3 posts • joined 9 Nov 2012
What a load of whinging about whinging
The article is basically a whinge about people in the US wanting more. The truth is that most of us, in the US and Europe, are annoyed with out broadband options because things aren't nearly as good as they would be if the last mile wasn't controlled by monopolies that have no incentive to bring down prices or provide the speeds that are possible.
Given how expensive building out a new fiber infrastructure would be, we're probably stuck being reamed by these guys unless wireless can start to offer competitive speeds/volumes and/or powerline becomes feasible (seems unlikely at this point).
1998 was exceptionally warm - the warming trend is very real
1998 was an exceptionally warm year, so if you look only at 1998 to 2012, you don't see much of an increase. However, if you look at just about any other year in the last 50 years, you will see that things are consistently getting warmer.
I can't believe this idiot is allowed to publish this stuff on The Reg.
Interesting research - Deceptive and biased reporting
"Unfortunately if you believe that isolated events prove theories, you would pretty much have to accept that global warming has stopped: ten to fifteen years of flat temperatures, or even a few very cold winters - both of which have just happened - are a lot more significant than one storm (and they atill aren't significant enough to mean anything much in a climate context)."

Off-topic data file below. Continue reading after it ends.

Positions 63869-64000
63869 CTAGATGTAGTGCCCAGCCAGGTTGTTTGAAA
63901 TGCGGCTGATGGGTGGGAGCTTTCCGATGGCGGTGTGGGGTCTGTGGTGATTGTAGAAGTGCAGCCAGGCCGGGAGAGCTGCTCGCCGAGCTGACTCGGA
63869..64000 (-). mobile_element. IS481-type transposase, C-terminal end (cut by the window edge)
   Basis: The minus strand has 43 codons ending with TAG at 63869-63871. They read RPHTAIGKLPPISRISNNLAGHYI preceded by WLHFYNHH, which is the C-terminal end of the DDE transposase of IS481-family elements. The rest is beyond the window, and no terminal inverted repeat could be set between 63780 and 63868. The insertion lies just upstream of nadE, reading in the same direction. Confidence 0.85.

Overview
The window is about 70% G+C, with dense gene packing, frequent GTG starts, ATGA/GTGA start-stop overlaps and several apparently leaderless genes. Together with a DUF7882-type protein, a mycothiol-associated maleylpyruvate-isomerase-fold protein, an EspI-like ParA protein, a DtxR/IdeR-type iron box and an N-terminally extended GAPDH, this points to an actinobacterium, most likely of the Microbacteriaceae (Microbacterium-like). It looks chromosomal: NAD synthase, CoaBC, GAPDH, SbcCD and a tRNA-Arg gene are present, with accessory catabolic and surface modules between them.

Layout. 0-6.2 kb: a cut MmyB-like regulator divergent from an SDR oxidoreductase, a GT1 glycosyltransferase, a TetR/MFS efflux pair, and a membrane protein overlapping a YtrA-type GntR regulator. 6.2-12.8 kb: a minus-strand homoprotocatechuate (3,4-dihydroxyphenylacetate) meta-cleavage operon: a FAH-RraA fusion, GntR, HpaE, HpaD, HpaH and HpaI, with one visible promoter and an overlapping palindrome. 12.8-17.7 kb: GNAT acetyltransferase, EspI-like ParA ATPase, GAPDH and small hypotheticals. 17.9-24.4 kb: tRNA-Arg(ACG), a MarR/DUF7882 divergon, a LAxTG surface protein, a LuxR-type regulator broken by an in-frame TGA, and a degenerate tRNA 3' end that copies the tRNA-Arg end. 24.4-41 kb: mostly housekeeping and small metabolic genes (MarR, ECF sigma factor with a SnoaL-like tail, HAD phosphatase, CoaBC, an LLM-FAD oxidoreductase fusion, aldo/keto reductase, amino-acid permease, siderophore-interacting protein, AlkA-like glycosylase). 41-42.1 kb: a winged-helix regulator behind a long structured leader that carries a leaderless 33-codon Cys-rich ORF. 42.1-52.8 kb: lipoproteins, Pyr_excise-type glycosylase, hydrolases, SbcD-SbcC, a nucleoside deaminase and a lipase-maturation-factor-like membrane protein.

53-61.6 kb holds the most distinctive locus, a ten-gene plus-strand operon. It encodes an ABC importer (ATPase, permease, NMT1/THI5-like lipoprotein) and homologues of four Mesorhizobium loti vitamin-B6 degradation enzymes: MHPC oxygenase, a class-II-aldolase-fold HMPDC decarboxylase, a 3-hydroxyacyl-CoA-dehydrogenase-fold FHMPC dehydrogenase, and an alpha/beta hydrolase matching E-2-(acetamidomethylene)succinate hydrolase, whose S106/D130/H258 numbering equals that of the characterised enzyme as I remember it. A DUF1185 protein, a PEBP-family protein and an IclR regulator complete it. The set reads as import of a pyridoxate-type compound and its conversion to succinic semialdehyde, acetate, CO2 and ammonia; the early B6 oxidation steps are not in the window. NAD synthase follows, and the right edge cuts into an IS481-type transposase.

This kind of bias has no place in a publication that purports to provide any level objectivity or useful science reporting. Most of the media has pointed out that there has been an increase in severity of weather events lately and has asked anyone they can get on, from scientists to insurance eggheads, whether it is related to Global Warming; most have said "we don't know for sure".
In this case, the fluke that it was exceptionally warm for one year 15 years ago is used to distort the fact that that global temperatures are rising on a consistent basis. If you look at the past 10 years, 20 years or 50 years, temperatures are rising; it is only when you use 15 years that you get a flat "trend".
As others have pointed out, this research posits that man made climate change is real, but that there may be offsetting factors that mean it could be keeping us from going into an ice age. That is a big supposition, and based on reading of the geological record that can also be interpreted in very different ways.
If we are driving up temperatures so fast that we cause major sea rise and weather disruptions over the next 50 years, it really won't matter if the natural trend would have been going the other direction (over a period of hundreds of years); the economic and human welfare disruptions will be massive.
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